I consumed The Culture System by J.P. Nerbun in audio and kind of wish I didn’t. This isn’t any kind of slight on the book. The opposite, in fact. Though the narration was done by the author, who either was congested during the recording or has/had some kind of nasal thing that made him sound like he was. It wasn’t something obviously all the time, but if it’s the sort of thing that would bother you as a listener then you’ll want to stick to the print version.

The reason I personally would have liked to have gone the print route is the action items at the end of each chapter. It’d be nice to have those for quick reference.

But let me address the actual content.

I’ve said before that for me the sign of a good non-fiction book is that I find it triggering my thoughts to take off while reading. This book definitely had me thinking about a lot of things!

The first part of the book focuses on you as the coach. It’s about your leadership, behaviors and values, measures of success, and point of reference and focus. Obviously, every reader will come at this from there own personal perspective, so it’s a part that can impact individuals in widely different ways.

The second part sees the focus shift to the team. This is where you get into things like standards, onboarding new members, and organizing the leadership. For those who ponder the question of how to do captain selection and the like, there’s some quite good stuff here on that.

In the third part it’s supporting the culture that’s in frame. The subject matter here is on things like developing cohesion, communication, and bringing individual players along. This then roles into the final part that’s about enforcing the culture. Here’s where the author really dives into dealing with players who don’t meet the standards, don’t fit the culture, etc. I really like the discussion he has here on consequences of different types. It’s a quite useful way of thinking about things in this area.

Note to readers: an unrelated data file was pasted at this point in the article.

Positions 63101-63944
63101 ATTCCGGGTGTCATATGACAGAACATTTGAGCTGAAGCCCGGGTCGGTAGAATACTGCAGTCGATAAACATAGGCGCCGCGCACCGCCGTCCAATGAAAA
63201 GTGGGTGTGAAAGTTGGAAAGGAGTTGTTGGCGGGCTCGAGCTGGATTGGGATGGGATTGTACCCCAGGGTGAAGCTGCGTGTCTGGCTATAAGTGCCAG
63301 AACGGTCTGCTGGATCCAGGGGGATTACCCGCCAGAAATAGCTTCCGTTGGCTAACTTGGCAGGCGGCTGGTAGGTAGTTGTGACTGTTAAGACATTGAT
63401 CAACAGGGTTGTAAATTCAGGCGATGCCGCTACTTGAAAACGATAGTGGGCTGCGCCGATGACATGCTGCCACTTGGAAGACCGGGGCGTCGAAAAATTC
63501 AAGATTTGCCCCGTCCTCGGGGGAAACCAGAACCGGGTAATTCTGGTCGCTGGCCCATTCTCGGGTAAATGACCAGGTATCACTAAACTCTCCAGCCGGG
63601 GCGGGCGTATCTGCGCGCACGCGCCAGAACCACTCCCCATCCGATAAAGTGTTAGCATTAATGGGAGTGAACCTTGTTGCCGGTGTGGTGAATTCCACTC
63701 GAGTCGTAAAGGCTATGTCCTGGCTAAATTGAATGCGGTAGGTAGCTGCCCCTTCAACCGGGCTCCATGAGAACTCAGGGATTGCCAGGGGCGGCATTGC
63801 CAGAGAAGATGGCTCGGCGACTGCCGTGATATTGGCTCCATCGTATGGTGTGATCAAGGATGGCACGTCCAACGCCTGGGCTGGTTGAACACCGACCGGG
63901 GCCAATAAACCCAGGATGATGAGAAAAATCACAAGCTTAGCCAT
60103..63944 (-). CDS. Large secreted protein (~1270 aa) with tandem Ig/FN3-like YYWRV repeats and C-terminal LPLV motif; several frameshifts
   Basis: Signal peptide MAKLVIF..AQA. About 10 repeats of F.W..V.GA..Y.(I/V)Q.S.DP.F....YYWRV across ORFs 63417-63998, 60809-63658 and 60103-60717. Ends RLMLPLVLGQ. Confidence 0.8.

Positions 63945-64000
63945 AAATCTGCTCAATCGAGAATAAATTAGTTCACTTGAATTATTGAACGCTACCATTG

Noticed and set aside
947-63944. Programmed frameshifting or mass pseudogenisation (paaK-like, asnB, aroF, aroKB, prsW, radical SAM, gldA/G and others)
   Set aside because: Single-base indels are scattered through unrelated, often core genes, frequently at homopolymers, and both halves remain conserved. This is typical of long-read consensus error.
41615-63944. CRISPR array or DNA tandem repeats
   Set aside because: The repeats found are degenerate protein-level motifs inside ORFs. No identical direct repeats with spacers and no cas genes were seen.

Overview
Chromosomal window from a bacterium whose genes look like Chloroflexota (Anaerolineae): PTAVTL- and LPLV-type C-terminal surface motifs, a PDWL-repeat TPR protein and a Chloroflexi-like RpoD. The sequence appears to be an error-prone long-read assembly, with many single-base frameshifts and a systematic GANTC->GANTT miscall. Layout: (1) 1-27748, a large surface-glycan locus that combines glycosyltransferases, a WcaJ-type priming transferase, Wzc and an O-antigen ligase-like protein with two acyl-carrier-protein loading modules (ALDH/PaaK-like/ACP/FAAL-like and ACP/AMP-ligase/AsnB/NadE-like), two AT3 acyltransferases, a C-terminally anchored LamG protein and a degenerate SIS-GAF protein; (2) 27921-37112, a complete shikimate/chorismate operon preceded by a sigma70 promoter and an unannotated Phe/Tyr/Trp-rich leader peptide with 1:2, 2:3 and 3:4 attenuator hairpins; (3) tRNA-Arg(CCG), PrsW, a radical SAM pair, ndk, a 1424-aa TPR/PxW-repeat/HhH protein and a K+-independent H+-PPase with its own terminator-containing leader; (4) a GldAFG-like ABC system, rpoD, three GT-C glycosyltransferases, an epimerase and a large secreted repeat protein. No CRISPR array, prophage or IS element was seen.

All it all, I found The Culture System to be a very useful book for thinking about team culture, with useful action items. If you’re the type who likes to take notes, though, definitely get the text version. There are definitely sales pitches for the authors products and services intertwined throughout. That might annoy some. It doesn’t detract from the value of the material, however.

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John Forman
John Forman

John is currently the Talent Strategy Manager (oversees the national teams) and Indoor Performance Director for Volleyball England, as well as Global Director for Volleyball for Nation Academy. His volleyball coaching experience includes all three NCAA divisions, plus Junior College, in the US; university and club teams in the UK; professional coaching in Sweden; and both coaching and club management at the Juniors level. He's also been a visiting coach at national team, professional club, and juniors programs in several countries. Learn more on his bio page.

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